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Drug Discovery

Drug Discovery

The Drug Discovery Group brings together scientific expertise in a broad range of areas, from medicinal chemistry to systems biology and pharmacology:

I. Medicinal chemistry

We take a variety of approaches to access new areas of chemical space – from the rational design of small molecular probes and inhibitors for therapeutically interesting targets (e.g., glycosyltransferases, immunoglobulin G, G-quadruplex binders, efflux pump inhibitors and molecular hybrids) to novel approaches in natural product chemistry. Synthetically, we have particular strengths in peptide, nucleotide and heterocyclic chemistry, and in the chemical modification of nanoparticles for targeted drug delivery. We also have a strong interest in marine natural products, to explore the potential of natural products derived from marine symbiosis for drug discovery.

Natural product chemistry is also represented by the development of novel analytical approaches to the standardisation of complex mixtures as in plant extracts, and also the use of informatics in drug discovery.

II. Bioinorganic chemistry

The group has a world-leading reputation for its contributions to the development of clinically-useful iron chelators. Deferiprone, the first orally active iron chelator introduced into man was designed by Professor Bob Hider’s research group. The drug is already used worldwide for the treatment of iron overload, and we are now exploring its potential for the treatment of various forms of neurodegeneration as well as parasitic infections.

III. Bioanalytical chemistry & systems biology

The Chemical Biology group is the home of one of the few international laboratories capable of the synthesis and quantitation of hepcidin, a master regulator of iron metabolism. The hepcidin assay developed in Dr Sukhi Bansal’s laboratory is currently being used in clinical studies carried out with Novartis and Vifor Pharma. We also have expertise in the use of mass spectrometry and both liquid and semi-solid-state NMR for metabolomics with both MS and NMR being employed for biomarker discovery and assessing the impact of both existing drugs and New Chemical Entities on cellular metabolism.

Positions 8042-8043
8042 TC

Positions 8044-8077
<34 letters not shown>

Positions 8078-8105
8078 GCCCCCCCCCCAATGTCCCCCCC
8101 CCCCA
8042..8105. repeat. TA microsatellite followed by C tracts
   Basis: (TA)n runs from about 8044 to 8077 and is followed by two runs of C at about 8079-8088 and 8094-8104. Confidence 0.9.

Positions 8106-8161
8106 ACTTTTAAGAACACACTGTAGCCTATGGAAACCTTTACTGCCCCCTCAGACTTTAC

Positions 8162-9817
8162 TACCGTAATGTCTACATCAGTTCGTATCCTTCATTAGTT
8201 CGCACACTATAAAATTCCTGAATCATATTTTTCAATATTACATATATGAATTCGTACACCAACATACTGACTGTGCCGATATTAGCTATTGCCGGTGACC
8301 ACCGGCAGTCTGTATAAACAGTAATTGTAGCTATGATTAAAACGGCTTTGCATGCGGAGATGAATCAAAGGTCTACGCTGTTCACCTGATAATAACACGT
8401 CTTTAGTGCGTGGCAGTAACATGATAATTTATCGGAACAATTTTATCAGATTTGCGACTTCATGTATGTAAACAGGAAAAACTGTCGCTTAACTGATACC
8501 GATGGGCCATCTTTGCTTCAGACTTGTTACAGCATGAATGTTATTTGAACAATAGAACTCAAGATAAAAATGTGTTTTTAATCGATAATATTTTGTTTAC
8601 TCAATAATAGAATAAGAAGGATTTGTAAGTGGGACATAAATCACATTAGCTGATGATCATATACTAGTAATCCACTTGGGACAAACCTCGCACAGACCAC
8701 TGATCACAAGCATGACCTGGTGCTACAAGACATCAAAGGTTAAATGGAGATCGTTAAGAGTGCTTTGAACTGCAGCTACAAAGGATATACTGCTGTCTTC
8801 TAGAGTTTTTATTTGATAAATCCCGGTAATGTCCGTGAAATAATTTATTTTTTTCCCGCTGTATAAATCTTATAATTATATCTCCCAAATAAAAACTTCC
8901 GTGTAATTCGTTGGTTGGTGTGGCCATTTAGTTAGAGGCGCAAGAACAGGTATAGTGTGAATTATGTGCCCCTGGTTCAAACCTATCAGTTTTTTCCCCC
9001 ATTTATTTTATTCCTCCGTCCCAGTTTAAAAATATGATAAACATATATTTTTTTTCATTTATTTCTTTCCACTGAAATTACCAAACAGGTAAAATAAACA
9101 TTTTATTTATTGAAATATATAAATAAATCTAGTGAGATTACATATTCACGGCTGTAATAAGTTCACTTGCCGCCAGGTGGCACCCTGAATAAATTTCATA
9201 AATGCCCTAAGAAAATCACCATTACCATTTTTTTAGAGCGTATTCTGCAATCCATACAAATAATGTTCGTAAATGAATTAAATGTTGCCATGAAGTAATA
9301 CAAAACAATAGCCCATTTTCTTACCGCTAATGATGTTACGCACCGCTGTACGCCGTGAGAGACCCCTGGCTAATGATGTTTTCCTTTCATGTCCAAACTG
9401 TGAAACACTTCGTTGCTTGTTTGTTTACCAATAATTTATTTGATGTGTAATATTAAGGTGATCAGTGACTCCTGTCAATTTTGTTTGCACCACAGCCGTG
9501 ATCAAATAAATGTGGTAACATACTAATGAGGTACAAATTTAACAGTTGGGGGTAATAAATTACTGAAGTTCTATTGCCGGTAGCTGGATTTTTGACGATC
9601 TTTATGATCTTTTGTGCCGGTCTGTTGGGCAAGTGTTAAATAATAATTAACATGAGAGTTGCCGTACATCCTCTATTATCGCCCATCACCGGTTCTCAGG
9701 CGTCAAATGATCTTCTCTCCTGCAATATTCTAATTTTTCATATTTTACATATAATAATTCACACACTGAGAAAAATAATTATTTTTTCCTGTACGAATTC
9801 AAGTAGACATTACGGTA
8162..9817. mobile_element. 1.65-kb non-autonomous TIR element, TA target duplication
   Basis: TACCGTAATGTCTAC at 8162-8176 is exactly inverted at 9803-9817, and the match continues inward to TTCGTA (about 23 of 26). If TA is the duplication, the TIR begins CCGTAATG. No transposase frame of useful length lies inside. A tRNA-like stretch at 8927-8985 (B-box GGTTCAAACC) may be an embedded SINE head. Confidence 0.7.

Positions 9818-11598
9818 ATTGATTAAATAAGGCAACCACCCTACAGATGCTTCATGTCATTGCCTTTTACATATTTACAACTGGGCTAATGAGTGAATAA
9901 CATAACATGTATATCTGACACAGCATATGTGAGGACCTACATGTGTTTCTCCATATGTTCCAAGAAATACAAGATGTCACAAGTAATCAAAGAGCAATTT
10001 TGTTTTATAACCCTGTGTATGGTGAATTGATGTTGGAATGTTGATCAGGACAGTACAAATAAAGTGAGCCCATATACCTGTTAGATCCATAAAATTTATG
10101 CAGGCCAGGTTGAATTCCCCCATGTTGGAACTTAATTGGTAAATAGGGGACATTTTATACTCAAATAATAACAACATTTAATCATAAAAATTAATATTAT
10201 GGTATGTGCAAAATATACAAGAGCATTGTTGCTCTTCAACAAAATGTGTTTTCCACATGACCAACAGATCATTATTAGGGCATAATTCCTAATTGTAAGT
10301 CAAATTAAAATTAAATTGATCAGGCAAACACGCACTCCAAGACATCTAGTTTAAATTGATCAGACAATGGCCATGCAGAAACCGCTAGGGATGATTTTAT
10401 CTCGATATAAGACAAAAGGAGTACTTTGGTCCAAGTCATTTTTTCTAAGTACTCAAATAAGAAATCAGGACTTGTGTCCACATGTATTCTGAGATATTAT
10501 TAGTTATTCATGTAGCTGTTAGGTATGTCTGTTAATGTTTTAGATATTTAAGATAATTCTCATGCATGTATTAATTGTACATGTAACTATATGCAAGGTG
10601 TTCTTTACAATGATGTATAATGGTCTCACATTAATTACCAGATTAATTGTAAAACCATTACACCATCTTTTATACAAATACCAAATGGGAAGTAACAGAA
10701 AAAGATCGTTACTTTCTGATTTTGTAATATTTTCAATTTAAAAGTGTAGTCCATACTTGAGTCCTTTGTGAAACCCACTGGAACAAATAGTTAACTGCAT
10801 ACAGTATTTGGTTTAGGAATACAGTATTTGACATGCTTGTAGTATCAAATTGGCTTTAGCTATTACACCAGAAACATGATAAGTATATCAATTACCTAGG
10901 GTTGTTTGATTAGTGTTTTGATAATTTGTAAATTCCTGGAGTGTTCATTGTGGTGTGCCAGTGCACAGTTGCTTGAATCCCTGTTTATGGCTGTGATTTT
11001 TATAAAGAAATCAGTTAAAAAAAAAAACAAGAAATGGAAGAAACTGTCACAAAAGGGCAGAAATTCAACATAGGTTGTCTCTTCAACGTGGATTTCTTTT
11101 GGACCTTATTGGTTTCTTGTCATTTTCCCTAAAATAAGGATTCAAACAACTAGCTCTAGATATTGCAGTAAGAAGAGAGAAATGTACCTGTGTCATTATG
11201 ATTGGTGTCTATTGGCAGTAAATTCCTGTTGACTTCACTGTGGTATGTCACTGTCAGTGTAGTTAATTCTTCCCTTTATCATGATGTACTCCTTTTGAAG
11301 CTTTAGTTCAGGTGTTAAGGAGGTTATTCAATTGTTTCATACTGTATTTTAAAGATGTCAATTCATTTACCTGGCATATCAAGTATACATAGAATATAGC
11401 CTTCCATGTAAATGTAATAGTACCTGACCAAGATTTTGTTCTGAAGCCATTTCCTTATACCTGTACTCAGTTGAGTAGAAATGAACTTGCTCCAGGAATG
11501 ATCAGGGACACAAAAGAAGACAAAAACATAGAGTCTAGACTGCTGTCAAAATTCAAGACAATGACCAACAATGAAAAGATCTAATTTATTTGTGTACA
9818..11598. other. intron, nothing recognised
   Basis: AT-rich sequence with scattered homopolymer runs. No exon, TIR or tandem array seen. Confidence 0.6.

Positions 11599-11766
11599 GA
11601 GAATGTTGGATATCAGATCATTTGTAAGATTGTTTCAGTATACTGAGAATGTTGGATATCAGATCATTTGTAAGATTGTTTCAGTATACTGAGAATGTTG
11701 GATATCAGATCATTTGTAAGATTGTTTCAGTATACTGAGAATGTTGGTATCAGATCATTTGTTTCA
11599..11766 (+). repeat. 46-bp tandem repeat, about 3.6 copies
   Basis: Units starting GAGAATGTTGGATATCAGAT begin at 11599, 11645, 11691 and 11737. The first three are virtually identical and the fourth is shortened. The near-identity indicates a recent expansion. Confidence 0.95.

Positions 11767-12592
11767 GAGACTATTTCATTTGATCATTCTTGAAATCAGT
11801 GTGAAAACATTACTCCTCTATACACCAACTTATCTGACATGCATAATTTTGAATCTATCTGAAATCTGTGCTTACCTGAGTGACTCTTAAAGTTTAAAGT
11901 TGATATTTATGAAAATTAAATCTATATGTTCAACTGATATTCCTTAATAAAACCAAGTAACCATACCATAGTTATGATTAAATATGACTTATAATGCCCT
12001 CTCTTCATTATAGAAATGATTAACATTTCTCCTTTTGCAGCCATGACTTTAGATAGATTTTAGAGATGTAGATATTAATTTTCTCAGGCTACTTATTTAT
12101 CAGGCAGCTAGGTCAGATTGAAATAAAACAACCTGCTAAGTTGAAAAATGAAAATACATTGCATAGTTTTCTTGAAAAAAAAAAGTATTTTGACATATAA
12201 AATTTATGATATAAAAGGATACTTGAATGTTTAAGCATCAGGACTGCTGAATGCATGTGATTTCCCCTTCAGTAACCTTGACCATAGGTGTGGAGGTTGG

IV. Neurodegenerative diseases

A range of behavioural, biochemical, immunocytochemical and in situ hybridisation techniques are used in the study of neurodegenerative disease. Current interests centre on the role of proteasomal function in cell death in Parkinson’s disease, the use of non-dopaminergic approaches to the treatment of the symptoms of Parkinson’s disease and the development of neuroprotective approaches to the treatment of the illness that will slow or stop disease progression.

V. Pulmonary pharmacology

The Sackler Institute of Pulmonary Pharmacology was established in 1993 to provide multidisciplinary research to investigate the mechanisms and pharmacological basis of respiratory diseases. The Institute also has good collaborative links with clinicians in the School of Medicine and with Department of Respiratory Clinical Pharmacy, University of Rome, Tor Vergata (Prof Mario Cazzola) that allows translational research to be undertaken in patients with respiratory diseases like asthma and chronic obstructive pulmonary disease. A number of models have been developed to further our understanding of the pathogenesis and treatment of lung disease. Research areas include the cell and molecular basis of inflammatory cell recruitment, airway remodelling and airway hyperresponsiveness. The use of cell based assays, in vitro organ bath studies and in vivo models of characteristic features of pulmonary disease allow us to probe the mechanism of a variety of intracellular signalling pathways, receptors, adhesion molecules, inflammatory mediators and cells in these processes. We also have extensive expertise in heparin research and have collaborative projects with National Institute of Biological Standard and Control, Potters Bar (Dr Elaine Gray and Professor Barbara Mulloy).

VI. Vascular biology and inflammation

This research focuses on the biological systems underlying vascular physiology and pathophysiology in inflammatory and related disorders, including sepsis, arthritis and thermoregulatory dysfunction. Ongoing interests include the development of translatable preclinical research models to understand whole body responses to sepsis, trauma and other cardiovascular diseases with a particular focus multi-parameter analysis including hemodynamic and blood flow measurements in the macro and micro circulation.

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